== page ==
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Fania Records

Our Latin Thing Trailer

45,923 views 3 years ago
On August 26th, 1971 New York City gave birth to a sound that would change the face of Latin music forever. That evening at the renown Cheetah Nightclub, The FANIA ALL-STARS hit the stage with their unique sound that would echo across all borders and reach all countries. The music that was played that night would forever change Latin music. This film, shot all over Spanish Harlem in New York City, explores the musical celebrations of the city's Puerto Rican population. Among the many artists featured are Johnny Pacheco,
Pete 'El Conde' Rodriguez, and Ismael Miranda. Featuring mostly musical performances, this Spanish-language film has English subtitles for the few occasions when a narration is provided. One of the delights of this film is the uncensored glimpse it gives into this lively and highly musical community. This free form film classic is now fully remastered with much improved sound. Now available 40 years later and more relevant than ever.

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Fania All-Stars Play

Right from start, Fania Records and its subsidiaries exceeded everybody's expectations. The label was created in 1964. It penetrated the market so successfully and became so popular at the international level that its executives decided to broaden its talent in order to reach an even wider audience. The result? The wildly successful Fania All Stars, a group that brought together several of the label's most popular artists. This move would further solidify the label's standing in the international music scene.

The Fania All Stars' first concert, "Live at the Red Garter," was a promotional experiment designed solely to test the waters. The all-star cast included Tito Puente, Eddie Palmieri, Ricardo Ray, and Bobby Cruz, and resulted in a live double album. The experiment couldn't have been more successful. In 1971, the band revolutionized salsa as a genre with "Fania All Stars at the Cheetah," a concert that was filmed and recorded live. In 1973, following a successful tour, the band made its first appearance at Yankee Stadium in New York. The stars performed before countless fans that had caught the fever and were swooning in the presence of consecrated performers of the genre such as Willie Colón, Johnny Pacheco, Bobby Valentín, Ray Barreto, and Mongo Santamaría.This concert, too, was filmed and recorded live, and set the standard in the music industry.

The All Stars were on fertile soil, and they wasted no time in reaping the benefits. In 1974, they appeared live at the Statu Hai stadium in Kinshasa, Zaire, which was the scene of the movie "Fania All Stars Live in Africa." In 1975, the band returned to Yankee Stadium, this time with such famous names as Celia Cruz, Héctor Lavoe, Justo Betancourt, Ismael Quintana, Cheo Feliciano, Ismael Mirando, Pete "El Conde" Rodríguez, Bobby Cruz, and Santos Colón. One after the other, the band continued performing in concerts that were just as successful and multitudinous: "Salsa," "Live," "Best Of," "Live in Japan" (1976), and "Tribute to Tito Rodríguez," which marked Rubén Blades' first performance with the All Stars.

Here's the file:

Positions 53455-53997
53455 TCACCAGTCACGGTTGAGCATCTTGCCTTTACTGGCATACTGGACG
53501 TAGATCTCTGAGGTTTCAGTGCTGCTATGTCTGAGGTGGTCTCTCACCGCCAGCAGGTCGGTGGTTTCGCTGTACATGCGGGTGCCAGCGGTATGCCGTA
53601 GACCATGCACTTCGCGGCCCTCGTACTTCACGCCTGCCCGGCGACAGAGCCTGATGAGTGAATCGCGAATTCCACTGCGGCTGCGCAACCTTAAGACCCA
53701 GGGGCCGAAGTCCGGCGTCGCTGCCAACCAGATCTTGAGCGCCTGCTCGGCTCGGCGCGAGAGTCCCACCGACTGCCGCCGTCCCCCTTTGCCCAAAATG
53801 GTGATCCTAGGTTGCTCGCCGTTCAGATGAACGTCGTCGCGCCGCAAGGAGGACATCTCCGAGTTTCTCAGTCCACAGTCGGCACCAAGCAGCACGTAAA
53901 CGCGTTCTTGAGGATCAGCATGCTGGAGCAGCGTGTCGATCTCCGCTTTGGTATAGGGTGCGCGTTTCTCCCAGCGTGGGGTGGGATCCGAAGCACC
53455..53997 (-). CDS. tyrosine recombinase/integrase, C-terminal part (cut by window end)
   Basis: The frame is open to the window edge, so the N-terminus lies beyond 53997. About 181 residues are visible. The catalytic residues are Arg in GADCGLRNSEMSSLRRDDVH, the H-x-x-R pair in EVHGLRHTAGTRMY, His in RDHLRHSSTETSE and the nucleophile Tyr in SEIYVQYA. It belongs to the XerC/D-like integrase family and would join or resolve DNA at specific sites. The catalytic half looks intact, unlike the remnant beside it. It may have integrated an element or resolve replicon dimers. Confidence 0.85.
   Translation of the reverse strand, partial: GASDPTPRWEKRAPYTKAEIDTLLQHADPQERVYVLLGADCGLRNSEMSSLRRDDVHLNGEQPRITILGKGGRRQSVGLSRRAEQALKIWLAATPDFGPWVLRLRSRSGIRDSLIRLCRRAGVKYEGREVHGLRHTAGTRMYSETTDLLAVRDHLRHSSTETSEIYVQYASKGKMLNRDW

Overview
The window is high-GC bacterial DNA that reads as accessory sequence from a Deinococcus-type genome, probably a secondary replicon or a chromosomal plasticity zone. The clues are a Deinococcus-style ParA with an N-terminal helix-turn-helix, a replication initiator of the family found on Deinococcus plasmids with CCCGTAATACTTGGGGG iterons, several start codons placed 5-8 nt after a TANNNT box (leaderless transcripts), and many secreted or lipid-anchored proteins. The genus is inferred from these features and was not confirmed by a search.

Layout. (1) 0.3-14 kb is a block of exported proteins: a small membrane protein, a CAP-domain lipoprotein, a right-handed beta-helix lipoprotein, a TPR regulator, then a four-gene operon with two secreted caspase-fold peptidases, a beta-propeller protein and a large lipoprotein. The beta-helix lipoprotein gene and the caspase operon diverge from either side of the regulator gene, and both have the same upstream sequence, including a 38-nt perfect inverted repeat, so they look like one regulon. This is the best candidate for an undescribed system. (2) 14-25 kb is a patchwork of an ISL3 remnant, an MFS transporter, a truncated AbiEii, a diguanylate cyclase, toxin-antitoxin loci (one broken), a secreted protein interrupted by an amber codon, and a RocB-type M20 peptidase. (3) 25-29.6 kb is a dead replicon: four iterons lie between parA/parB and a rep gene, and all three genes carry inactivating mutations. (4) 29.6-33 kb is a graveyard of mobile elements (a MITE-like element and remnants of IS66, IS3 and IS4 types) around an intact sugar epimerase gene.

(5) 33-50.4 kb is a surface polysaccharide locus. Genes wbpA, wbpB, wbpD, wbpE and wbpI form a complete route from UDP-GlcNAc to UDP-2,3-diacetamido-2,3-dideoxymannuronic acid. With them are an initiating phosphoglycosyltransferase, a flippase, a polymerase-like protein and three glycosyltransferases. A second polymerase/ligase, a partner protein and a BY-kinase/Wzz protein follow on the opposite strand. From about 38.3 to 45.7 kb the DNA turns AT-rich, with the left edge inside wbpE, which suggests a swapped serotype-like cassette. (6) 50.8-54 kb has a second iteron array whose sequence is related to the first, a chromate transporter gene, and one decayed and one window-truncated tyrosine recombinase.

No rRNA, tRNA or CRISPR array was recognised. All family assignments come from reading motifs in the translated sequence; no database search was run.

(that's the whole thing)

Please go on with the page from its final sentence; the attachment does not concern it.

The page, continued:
To properly celebrate the Fania All Stars' 20th birthday and Fania Records' 30th, the label has re-released two concerts: "Live in Africa" and "Live in Japan," which propelled a successful tour across five continents and showed the identity of a created family that has spread its social, musical, and cultural message throughout the world.

Hector Lavoe Play

A great among greats, this great artist's life was marked by a tragic destiny. Héctor Lavoe's interest in music began in his native Puerto Rico. In search of new opportunities, he traveled to New York with a suitcase full of dreams and the firm goal of landing a job in the music world.

The road ahead was not an easy one. There were many obstacles to overcome, and the price was high, as it often is for immigrants. He held down precarious day jobs for bad pay; but at night, he gave free rein to his dreams, performing in various night clubs.

Johnny Pacheco happened to hear him perform at one of those night clubs. In Lavoe he discovered a powerful voice and the easiest of manners. He was so impressed that he told Willie Colón he had found a singer for the recording of his first album, "El malo."

The combination of Héctor Lavoe and Willie Colón enriched the world of salsa and set the stage for their collaboration, which lasted seven years. It also gave birth to 10 albums, full of vibrant songs that spoke the language of the street, a type of musical narrative that the public identified with, one that cemented salsa as a genre.

In 1975, Fania Records decided to launch its singers with the most hits as soloists. Thus began a new phase of Héctor Lavoe's career, just as brilliant and successful, boasting the release of many albums that are now part of his rich musical legacy.

His life was an open book, each page of which documented the tragedy and heartbreak that marked and influenced the rise and fall of his brilliant professional career. Héctor Lavoe died on June 29, 1993, at the age of 46.
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